One of my dear, dear, heart-friends said something the other day that twanged my heart’s deepest corners: “where are all the people who were supposed to love me forever?” I second that. Where are you? I threw my hat in the ring, I showed up, ready to play – where are all of you?
I want to be able to love the distance between us. I want to be able to look at you whole and unbroken, cast upon the skies that span our outstretched hands.
When I was in the second grade, my best friend was Paul W. We hung out each and every day. We talked – we didn’t play on the playground: Paul, Holly, and I would take her boombox (which dates me right there) out into the field beyond the jungle gym and the swings and the running children and sit there and listen to music and talk. We were eight. I was an odd child – and Paul was a bit odd with me: we were old inside young bodies. The next year, he and his family moved to Indiana. I was crushed, devastated – I bought him some trinkets to remember me by, and I cried every night. It was horrid.
After that, I had a series of girl friends, but none of them matched that relationship. On into high school, I formed friendships within a group of girls that lasted into my mid-twenties. They had jobs and babies: I was in college. At get togethers, they’d sit around the table man-bashing while their men stood in the garage drinking beer and having man talk. I played with the kids – I found the conversation more stimulating. As time wore on, I just didn’t fit there anymore. When I got divorced, inexplicably, all those friendships came to a screeching halt – and I suppose I should have mourned them. In a way, I did – a part of me mourned the fact that I took a different path, and had to wave goodbye to the companions I’d had for such a long time on my journey. I think of them and our times together fondly. I wonder how they are. I hope that they’re doing well.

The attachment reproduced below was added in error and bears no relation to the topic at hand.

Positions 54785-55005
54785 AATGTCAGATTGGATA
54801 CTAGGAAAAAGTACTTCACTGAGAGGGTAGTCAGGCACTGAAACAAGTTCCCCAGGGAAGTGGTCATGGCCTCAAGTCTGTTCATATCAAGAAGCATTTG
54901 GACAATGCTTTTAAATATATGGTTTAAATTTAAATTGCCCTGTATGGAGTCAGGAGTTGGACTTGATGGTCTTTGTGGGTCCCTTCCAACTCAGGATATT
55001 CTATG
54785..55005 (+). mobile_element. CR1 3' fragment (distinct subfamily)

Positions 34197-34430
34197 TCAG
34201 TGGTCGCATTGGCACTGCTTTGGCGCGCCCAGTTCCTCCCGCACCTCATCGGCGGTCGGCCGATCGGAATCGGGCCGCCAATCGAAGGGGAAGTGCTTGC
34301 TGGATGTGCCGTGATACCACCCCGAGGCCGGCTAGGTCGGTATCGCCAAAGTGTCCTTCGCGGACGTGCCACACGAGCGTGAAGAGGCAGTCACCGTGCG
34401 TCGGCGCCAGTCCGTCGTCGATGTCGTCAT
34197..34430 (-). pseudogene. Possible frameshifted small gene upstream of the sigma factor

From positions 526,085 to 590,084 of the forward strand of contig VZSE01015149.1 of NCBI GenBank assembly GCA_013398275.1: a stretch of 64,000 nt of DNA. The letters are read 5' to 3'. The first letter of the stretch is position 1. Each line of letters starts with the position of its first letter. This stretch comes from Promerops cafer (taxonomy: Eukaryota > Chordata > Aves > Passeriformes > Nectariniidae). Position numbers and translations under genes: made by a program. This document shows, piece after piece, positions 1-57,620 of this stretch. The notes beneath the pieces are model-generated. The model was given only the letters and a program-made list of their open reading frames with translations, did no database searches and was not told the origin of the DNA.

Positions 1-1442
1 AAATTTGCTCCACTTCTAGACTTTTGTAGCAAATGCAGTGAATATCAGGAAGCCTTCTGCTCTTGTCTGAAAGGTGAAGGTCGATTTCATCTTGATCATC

Preceding my divorce (from my ex-husband and soon-to-be ex-friends), I started forming friendships with girls in my college classes – some were fleeting meetings of the mind and heart, others sank deeper roots and continue to grow.
In the past two years, even those relationships have shifted and changed. I’ve discontinued association with wide swaths of people, and I’ve welcomed newer friends into my life and heart.
I’ve been thinking about this a lot lately – all these shifts and changes, all these goodbyes and welcomes. Today, I bid adieu to a friend who’s going off and away on a grand adventure – I said goodbye with joy for her new horizons, and a small dollop of the bittersweet, because she’s leaving. Later, I gathered with newer (and wonderful friends who I’ve been blessed to have come into my life), and we got to talking about this. One of them called it “pruning the friend garden,” and said that it’s sometimes necessary. I’ve talked to Dani about this, too – and she says that really, “the struggle is that there’s no struggle [in letting them go], and that this makes us wonder what kind of people we are to let go so easily.” They’re both right (totally unsurprised by that).
I’m grateful for all the companions that life and fate has seen fit to bring my way, to all those who walked down any stretch of my path with me. I find myself deeply grateful for the newest group who’ve entered my life – my relationships with them remind me of my friendship with Paul. That I can just sit there and be. That we can say so much without saying a lot. That I can speak pretty freely, and they get it. That they ask me how I am, and actually want to know (instead of asking to ask, and then hurrying to what’s going on for them … and staying with that for the duration).